Thanks! Good idea on the skin-tone facing. For some reason it seems harder to think of that at the fabric store, as I’m thinking about the blouse on its own, as opposed to the blouse on a body, you know? The more times I think of it now the better chance I’ll remember it for later :)

    • Laura B August 10, 2012 at 10:09 am #

      I’ve just started using silk organza as interfacing for most things, in fact instead of fusible interfacing I face the facing with the organza so I end up without any raw edges and a nice crisp finish, if that makes sense–and Dharma Trading Co has GREAT prices on nice silk organza. My new favorite). I’d use the organza as a facing so it doesn’t show at all, but I wouldn’t have thought about it without your question!!
      Laura B

  7. Ally August 9, 2012 at 10:17 am #

    As a university student, I definitely love your tip of the white facing as opposed to drafting and sewing in lining! Really great tip for those in a time crunch!

    • Tasia August 9, 2012 at 6:17 pm #

      Exactly! And a good way to use up leftovers of both fabrics. Especially on a ‘bonus’ blouse from leftover fabric.

  8. Shelley August 9, 2012 at 11:41 am #

    Thank you thank you thank you. This will help me on a few of my upcoming projects, including Alma.

    • Tasia August 9, 2012 at 6:18 pm #

      Oh good! I’m glad it was helpful. (You don’t need to actually cut out both facings to see which you like better, it’ll also work if you lie the fabric on top of the linings to see which looks best.)

  9. nothy lane August 9, 2012 at 3:48 pm #

    I think I would opt to underline the blouse in this instance because I don’t care for having the facing show through. Although, you are right Tasia, the solid facing is much better.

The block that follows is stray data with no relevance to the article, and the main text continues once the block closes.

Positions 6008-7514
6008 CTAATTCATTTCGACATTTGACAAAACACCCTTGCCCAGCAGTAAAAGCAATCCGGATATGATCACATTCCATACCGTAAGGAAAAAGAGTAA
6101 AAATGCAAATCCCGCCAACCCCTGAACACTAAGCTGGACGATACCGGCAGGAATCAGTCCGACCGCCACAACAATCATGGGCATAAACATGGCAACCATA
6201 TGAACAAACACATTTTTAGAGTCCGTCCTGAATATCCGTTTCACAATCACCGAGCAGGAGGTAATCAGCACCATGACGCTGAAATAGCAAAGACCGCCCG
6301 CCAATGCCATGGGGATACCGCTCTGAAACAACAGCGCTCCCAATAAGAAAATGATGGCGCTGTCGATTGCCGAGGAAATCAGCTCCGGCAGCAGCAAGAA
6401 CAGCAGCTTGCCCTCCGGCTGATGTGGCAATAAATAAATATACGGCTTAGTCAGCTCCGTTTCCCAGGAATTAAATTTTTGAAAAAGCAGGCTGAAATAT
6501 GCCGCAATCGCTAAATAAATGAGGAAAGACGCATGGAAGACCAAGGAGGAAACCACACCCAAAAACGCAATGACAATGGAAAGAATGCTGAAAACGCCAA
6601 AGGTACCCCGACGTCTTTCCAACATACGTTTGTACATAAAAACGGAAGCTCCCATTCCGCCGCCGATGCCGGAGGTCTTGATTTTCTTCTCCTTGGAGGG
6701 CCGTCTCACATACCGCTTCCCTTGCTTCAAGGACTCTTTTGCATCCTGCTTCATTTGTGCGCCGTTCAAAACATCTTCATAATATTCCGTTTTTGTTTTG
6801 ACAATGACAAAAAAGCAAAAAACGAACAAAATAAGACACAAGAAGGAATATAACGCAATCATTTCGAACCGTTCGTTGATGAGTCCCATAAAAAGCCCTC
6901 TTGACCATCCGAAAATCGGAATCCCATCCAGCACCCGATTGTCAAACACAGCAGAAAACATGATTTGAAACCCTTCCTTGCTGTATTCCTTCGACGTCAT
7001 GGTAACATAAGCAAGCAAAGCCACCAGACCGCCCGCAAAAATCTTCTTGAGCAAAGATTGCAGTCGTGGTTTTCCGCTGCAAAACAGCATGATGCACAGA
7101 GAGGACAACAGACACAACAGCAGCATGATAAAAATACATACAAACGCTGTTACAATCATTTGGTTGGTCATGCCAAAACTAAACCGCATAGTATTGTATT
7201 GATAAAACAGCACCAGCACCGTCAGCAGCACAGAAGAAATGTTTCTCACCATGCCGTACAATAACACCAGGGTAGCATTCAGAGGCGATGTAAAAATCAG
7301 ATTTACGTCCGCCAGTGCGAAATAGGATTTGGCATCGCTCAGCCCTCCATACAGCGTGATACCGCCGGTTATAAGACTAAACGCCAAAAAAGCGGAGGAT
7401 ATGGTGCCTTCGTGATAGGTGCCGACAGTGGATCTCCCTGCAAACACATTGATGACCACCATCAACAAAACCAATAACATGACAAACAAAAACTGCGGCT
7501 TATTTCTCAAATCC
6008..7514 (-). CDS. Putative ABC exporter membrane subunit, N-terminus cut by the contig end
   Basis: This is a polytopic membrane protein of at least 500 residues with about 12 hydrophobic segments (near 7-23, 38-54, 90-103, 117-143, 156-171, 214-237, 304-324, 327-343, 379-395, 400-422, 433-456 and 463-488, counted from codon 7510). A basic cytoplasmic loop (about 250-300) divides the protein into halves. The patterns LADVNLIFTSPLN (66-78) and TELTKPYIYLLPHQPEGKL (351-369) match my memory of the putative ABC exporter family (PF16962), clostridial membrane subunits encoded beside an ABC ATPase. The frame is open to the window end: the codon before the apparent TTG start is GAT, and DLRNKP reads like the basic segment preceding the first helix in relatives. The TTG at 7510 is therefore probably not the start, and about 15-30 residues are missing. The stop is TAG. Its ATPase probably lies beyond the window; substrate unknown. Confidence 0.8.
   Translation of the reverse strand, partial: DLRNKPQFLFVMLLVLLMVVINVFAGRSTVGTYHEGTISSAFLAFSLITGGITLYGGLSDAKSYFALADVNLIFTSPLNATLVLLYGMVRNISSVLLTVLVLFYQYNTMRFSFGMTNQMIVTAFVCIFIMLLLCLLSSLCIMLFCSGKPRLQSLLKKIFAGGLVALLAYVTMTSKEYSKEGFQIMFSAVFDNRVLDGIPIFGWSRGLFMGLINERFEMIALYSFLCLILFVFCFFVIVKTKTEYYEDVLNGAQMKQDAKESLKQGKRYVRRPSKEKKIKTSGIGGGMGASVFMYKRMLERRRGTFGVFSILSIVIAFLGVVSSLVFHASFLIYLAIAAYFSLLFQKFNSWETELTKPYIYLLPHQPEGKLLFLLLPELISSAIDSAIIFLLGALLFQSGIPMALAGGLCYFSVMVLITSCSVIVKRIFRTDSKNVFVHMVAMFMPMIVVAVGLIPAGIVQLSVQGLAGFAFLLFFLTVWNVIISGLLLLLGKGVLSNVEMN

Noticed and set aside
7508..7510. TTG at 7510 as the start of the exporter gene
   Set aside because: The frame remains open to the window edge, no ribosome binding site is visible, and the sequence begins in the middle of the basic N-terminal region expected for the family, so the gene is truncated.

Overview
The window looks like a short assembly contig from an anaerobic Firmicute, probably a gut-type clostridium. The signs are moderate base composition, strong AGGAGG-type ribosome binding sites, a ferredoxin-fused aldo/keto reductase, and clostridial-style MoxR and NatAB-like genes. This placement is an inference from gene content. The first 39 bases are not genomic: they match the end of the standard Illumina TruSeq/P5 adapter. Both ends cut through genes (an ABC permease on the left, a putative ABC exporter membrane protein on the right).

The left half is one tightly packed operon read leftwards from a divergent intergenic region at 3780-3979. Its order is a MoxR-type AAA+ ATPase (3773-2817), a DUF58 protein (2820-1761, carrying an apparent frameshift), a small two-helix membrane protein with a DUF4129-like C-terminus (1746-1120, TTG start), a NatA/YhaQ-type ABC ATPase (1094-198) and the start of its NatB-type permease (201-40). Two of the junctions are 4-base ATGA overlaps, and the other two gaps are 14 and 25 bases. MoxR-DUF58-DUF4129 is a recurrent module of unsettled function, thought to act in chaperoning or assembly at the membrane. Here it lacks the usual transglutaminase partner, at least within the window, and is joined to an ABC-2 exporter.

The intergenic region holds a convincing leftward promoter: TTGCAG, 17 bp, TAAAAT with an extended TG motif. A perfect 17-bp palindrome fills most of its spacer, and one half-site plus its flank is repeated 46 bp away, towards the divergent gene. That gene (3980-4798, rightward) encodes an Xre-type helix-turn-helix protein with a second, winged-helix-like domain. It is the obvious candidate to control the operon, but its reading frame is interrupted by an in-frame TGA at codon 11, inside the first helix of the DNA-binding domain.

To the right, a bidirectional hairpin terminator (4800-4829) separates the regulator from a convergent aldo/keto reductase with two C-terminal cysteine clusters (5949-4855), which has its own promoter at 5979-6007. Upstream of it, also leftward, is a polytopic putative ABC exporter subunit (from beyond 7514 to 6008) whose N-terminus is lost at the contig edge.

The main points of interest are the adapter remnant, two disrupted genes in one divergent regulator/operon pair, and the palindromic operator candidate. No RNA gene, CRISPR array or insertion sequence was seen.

• Tasia August 9, 2012 at 6:20 pm #

      I think that’s the absolute best solution to eliminate show-through, for the most uniform look! In this case, I was using leftover fabric, and I wanted it to be super-lightweight, so I went with the facings. It’s not so sheer that an underlining is mandatory and I’m OK with the little bit of show-through.

  10. Rachel August 9, 2012 at 7:59 pm #

    Other than the point in this case about the notched neckline, Can you provide any explanation to why facings are often used instead of a binding or lining? I really don’t like facings but figure there must be a reason, I just haven’t discovered it yet…

    • Tasia August 10, 2012 at 11:49 am #

      Good question! I had to think about how to reply in a way that made sense… Why are facings used? I would say because they’re easier to sew and easier to modify. Say you wanted to scoop out the neckline more – it’s easy to do after the facing is sewn and after pressing. Neckline too high? Simply sew another row of stitching and trim down the seam allowances. For some fabrics, a facing is going to ‘behave’ better than a bias binding. Some necklines (and some fabric) work better with a couple of inches of facing to add stability, or to shape the neckline (as opposed to binding which doesn’t add structure, just finishes the edge.)